[Kyle McDonald] is up to a bit of no-good with a little piece of software he wrote. He’s been installing it on public computers all over New York City. It uses the webcam found in pretty much every new computer out there to detect when a face is in frame, then takes a picture and uploads it to the Internet.
We’ve embedded a video after the break that describes the process. From [Kyle’s] comments about the video it seems that he asked a security guard at the Apple store if it was okay to take pictures and he encouraged it. We guess it could be worse, if this were a key logger you’d be sorry for checking your email (or, god forbid, banking) on a public machine. Instead of being malicious, [Kyle] took a string of the images, adjusted them so that the faces were all aligned and the same size, and then rolled them into the latter half of his video.
Continue reading “Smile, Your Face Is On The Internet”
For their senior ECE 4760 project, engineering students [Brian Harding and Cat Jubinski] put together a pretty impressive portable face recognition system called FaceAccess. The system relies on the eigenface method to help distinguish one user from another, a process that the pair carried out using MatLab.
They say that the system only needs to be hooked up to a computer once, during the training period. It is during this period that faces are scanned and processed in MatLab to create the eigenface set, which is then uploaded to the scanner.
Once programmed, the scanner operates independently of the computer, powered by its own ATmega644 micro controller. Users enroll their face by pressing one button on the system, storing their identity as a combination of eigenfaces in the onboard flash chip. Once an individual has been enrolled, a second button can be pressed to gain access to whatever resources the face recognition system is protecting.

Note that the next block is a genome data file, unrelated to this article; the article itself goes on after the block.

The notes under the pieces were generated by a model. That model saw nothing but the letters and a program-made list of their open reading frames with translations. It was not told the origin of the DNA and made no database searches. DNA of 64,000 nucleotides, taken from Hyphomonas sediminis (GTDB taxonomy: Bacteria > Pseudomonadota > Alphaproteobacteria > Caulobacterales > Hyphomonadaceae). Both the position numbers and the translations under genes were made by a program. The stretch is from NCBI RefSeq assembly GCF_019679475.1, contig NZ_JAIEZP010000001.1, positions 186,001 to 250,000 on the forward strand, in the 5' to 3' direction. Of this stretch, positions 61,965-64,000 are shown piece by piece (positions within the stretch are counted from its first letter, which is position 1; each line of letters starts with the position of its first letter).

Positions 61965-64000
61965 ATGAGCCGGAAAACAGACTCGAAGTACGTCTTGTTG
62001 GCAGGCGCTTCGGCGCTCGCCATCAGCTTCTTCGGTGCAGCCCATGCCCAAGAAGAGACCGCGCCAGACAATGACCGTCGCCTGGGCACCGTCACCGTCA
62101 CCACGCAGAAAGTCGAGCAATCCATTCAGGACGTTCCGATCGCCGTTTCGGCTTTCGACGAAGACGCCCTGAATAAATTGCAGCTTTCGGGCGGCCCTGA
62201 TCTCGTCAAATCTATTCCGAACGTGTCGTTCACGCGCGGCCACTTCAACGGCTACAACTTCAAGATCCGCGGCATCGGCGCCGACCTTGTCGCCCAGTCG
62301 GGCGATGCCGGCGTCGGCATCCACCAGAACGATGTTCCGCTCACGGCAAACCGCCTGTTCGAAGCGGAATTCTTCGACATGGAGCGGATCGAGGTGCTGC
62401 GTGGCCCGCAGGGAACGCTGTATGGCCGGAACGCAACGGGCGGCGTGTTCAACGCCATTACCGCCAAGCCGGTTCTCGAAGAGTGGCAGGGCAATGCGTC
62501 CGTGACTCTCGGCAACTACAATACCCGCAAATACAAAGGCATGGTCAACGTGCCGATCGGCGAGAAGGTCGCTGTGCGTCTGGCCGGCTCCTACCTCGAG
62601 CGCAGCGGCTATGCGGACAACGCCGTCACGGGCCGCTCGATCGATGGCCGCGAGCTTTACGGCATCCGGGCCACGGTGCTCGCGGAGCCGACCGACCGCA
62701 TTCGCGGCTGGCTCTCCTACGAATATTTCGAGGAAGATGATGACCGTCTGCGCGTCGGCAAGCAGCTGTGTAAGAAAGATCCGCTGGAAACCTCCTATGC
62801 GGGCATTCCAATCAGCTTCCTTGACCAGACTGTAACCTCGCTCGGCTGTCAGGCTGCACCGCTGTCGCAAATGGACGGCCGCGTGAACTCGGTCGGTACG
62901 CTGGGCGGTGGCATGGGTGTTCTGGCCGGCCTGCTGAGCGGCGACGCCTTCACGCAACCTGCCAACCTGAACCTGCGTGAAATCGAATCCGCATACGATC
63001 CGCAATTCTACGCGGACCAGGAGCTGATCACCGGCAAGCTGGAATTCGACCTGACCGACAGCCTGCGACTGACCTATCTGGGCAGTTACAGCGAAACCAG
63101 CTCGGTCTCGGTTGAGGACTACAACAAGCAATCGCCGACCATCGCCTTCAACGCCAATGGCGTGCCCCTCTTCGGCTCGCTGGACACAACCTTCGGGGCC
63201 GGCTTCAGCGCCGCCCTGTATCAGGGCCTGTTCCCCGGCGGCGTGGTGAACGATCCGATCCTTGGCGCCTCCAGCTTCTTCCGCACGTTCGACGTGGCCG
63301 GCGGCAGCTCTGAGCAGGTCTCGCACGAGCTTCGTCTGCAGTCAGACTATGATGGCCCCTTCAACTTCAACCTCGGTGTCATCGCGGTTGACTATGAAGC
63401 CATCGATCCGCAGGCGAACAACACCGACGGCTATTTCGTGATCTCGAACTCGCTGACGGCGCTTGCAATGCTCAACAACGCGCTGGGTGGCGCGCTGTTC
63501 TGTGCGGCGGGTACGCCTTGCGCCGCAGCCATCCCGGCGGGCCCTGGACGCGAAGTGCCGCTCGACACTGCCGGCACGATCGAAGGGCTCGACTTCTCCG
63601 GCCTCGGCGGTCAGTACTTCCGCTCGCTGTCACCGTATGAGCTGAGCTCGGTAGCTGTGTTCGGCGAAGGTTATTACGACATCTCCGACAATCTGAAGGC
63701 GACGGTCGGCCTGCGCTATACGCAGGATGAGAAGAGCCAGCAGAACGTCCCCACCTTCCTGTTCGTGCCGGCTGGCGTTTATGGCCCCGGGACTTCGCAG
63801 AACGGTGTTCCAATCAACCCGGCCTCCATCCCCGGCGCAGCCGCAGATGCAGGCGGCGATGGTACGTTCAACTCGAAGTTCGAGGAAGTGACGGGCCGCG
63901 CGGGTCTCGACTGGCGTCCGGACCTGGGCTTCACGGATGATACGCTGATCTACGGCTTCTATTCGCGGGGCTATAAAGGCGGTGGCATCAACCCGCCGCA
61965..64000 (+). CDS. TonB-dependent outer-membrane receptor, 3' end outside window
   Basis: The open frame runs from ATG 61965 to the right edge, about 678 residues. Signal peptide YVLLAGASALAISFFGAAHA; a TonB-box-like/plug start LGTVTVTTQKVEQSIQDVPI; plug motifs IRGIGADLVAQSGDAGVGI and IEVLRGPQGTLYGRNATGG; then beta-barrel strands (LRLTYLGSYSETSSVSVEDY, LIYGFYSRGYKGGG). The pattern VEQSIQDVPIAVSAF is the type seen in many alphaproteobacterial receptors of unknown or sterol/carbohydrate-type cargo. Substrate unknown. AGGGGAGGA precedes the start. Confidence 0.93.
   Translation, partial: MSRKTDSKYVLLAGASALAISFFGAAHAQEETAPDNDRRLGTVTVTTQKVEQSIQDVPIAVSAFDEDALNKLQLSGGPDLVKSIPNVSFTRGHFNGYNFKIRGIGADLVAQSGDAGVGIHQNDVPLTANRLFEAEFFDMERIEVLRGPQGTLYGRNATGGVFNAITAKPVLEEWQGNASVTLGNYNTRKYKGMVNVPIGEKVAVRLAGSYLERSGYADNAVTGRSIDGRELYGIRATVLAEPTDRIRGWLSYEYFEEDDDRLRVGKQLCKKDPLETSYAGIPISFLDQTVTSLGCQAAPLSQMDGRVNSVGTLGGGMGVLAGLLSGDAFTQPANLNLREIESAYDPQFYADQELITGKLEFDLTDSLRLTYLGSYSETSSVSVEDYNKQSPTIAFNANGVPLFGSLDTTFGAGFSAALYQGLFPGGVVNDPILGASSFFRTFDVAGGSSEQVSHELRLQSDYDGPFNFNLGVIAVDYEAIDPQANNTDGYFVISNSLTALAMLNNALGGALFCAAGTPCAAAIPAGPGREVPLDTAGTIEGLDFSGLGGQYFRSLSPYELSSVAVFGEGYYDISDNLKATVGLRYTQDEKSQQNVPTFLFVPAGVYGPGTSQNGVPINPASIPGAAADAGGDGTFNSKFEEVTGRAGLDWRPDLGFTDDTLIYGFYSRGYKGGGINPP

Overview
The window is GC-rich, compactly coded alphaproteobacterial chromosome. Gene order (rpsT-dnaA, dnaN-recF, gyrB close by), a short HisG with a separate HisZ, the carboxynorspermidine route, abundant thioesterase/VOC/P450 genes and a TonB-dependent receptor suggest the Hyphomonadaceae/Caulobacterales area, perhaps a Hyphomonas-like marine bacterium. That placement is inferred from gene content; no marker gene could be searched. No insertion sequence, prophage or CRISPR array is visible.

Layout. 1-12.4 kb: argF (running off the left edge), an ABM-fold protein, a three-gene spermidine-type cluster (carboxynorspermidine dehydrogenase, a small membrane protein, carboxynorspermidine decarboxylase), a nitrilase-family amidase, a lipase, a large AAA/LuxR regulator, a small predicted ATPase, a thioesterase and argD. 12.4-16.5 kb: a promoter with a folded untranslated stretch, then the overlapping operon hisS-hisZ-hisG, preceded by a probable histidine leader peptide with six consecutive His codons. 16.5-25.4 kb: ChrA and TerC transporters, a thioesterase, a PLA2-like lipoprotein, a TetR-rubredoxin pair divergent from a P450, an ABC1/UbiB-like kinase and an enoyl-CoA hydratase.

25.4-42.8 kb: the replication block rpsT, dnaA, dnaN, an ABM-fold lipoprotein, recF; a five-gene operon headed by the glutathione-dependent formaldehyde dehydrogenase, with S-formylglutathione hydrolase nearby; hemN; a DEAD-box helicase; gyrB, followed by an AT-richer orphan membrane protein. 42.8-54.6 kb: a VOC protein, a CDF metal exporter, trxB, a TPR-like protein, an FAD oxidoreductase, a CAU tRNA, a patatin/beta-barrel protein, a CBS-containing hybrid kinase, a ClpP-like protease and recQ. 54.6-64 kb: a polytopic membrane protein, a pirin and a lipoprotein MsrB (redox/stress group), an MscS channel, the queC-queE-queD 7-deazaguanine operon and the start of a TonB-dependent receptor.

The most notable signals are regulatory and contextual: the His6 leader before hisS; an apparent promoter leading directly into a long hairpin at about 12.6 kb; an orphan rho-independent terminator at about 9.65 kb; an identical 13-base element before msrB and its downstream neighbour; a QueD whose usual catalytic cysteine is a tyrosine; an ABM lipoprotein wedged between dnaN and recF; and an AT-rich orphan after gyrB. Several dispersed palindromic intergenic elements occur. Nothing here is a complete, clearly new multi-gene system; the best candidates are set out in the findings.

The students say that their system is accurate 88% of the time, with zero false positives – that’s pretty impressive considering the system’s portability and cost.
Stick around to see a quick demo video of their FaceAccess system in action.
Continue reading “Cheap And Reliable Portable Face Recognition System”
While the Kinect is great at tracking gross body movements and discerning what part of a person’s skeleton is moving in front of the camera, the device most definitely has its shortfalls. For instance, facial recognition is quite limited, and we’re guessing that it couldn’t easily track an individual’s eye throughout the room.
No, for tracking like that, you would need something far more robust. Under the guidance of [Krystian Mikolajczyk and Jiri Matas], PhD student [Zdenek Kalal] has been working on a piece of software called TLD, which has some pretty amazing capabilities. The software uses almost any computer-connected camera to simultaneously Track an object, Learn its appearance, and Detect the object whenever it appears in the video stream. The software is so effective as you can see in the video below, that it has been dubbed “Predator”.
Once he has chosen an object within the camera’s field of vision, the software monitors that object, learning more and more about how it looks under different conditions. The software’s learning abilities allow it to pick out individual facial features, follow moving objects in video, and can recognize an individual’s face amid a collection of others.
While the software can currently only track one object at a time, we imagine that with some additional development and computing horsepower, this technology will become even more amazing.
Continue reading “Camera Software Learns To Pick You Out Of A Crowd”